Have you ever wondered why small commercial pockets containing some of Denver’s most popular restaurants and shops are located in the middle of otherwise quiet urban neighborhoods?  These are the miniature commercial districts such as South Pearl Street in the Platt Park neighborhood, Tennyson Street in the Highlands, and South Gaylord Street in the East Wash Park neighborhood.  As a resident of Congress Park who frequently walks to restaurants and stores, I sure did.  It turns out, much thanks is owed to the old streetcar lines that used to connect Denver’s urban neighborhoods to downtown from the 1880s through the 1940s. Continue Reading City Prism: Streetcar Lines and Neighborhood Commercial Districts

Law is what we do and a part of who we are, but our lives are fully immersed in the people, places and perspectives that create Denver’s identity.  Deeply entwined with our legal practice is our love of place.  This is our opportunity to share our personal insights.

While some of my younger colleagues believe I am incapable of appreciating modern music, that is not quite true.  I love some modern Celtic Punk.  But they are right that I tend to prefer music released before 1981, when I turned 30.  When I was asked to compile a list of best Colorado-inspired songs, I did a quick Google search and found a couple of prior compilations (here and here).  Unsurprisingly, I am unfamiliar with most of these songs.  The playlists do include my favorite song which mentions Denver, Warren Zevon’s Things to Do in Denver When You’re Dead, but none mention my other favorite song about Colorado, Snowin’ on Raton written by Townes Van Zandt.

The only explanation I have for this grave oversight is that the list makers connect Raton Pass with Raton, New Mexico, not realizing that you cannot cross Raton Pass without either starting or ending in Colorado.  Although I could not find a high-quality recording of Townes’ version on YouTube, there are a number of versions by other wonderful musicians, including Emmylou Harris, Lyle Lovett, Robert Earl Keen, Gillian Welch and Natalie Maines.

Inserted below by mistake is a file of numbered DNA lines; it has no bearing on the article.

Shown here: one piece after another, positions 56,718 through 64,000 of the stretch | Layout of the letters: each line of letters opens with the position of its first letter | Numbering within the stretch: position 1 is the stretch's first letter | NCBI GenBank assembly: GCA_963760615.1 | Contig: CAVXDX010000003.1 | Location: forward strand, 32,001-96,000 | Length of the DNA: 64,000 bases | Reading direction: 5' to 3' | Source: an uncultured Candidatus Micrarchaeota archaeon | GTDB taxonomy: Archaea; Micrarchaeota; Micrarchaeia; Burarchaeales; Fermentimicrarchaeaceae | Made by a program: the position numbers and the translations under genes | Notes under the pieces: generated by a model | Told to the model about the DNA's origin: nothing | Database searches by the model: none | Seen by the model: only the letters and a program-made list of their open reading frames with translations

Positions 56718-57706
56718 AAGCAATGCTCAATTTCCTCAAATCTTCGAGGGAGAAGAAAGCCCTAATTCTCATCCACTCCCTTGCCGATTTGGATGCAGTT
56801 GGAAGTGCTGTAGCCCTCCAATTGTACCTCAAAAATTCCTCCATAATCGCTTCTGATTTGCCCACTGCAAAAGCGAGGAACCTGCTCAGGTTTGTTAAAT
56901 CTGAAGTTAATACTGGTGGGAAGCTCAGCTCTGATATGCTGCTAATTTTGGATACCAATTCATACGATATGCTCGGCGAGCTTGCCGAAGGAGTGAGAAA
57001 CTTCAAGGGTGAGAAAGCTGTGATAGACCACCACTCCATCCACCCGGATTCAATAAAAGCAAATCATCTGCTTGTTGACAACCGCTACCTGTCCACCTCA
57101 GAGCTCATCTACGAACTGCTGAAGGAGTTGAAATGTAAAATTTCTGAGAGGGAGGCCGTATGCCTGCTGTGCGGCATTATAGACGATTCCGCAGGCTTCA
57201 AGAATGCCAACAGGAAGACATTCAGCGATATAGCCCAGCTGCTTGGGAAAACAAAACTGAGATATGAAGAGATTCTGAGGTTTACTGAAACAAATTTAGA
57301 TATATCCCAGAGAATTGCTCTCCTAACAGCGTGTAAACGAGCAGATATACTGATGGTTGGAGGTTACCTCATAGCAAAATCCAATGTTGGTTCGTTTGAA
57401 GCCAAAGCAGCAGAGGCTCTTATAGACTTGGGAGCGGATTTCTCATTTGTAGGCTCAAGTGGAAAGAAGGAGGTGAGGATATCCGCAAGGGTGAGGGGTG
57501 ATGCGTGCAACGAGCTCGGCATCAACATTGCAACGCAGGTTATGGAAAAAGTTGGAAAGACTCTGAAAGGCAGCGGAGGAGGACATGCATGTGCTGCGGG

I leave you with a verse, which has to be among the best song lyrics ever written:

Bid the years good-bye
You cannot still them
You cannot turn
The circles of the sun
You cannot count the miles
Until you feel them
And you cannot hold
A lover that has gone

Welcome to the first installation of City Prism.  Law is what we do and a part of who we are, but our lives are fully immersed in the people, places and perspectives that create Denver’s identity.  Deeply entwined with our legal practice is our love of place.  This is our opportunity to share our personal insights.

The Golden Triangle neighborhood has officially welcomed a long-anticipated resident–the Kirkland Museum of Fine & Decorative Art.  With a sleek $22 million building that seamlessly integrates a century-old studio (the relocation process being its own story), the newly reopened museum now has the capacity to exhibit about 6,000 art objects (still only 1/5 of the entire collection).  The gallery rooms are similar to visiting the home of an eccentric and extremely rich aunt, with paintings hanging over the furniture from the same time period.  It would be downright impossible to focus on every single object.  Better to focus on the objects that capture your imagination–whether it is the intricate china sets, funky lamps, or highly impractical chairs–and ruminate on what you would pick out for your own living room. Continue Reading City Prism: Kirkland Museum of Fine & Decorative Art Reopens in Golden Triangle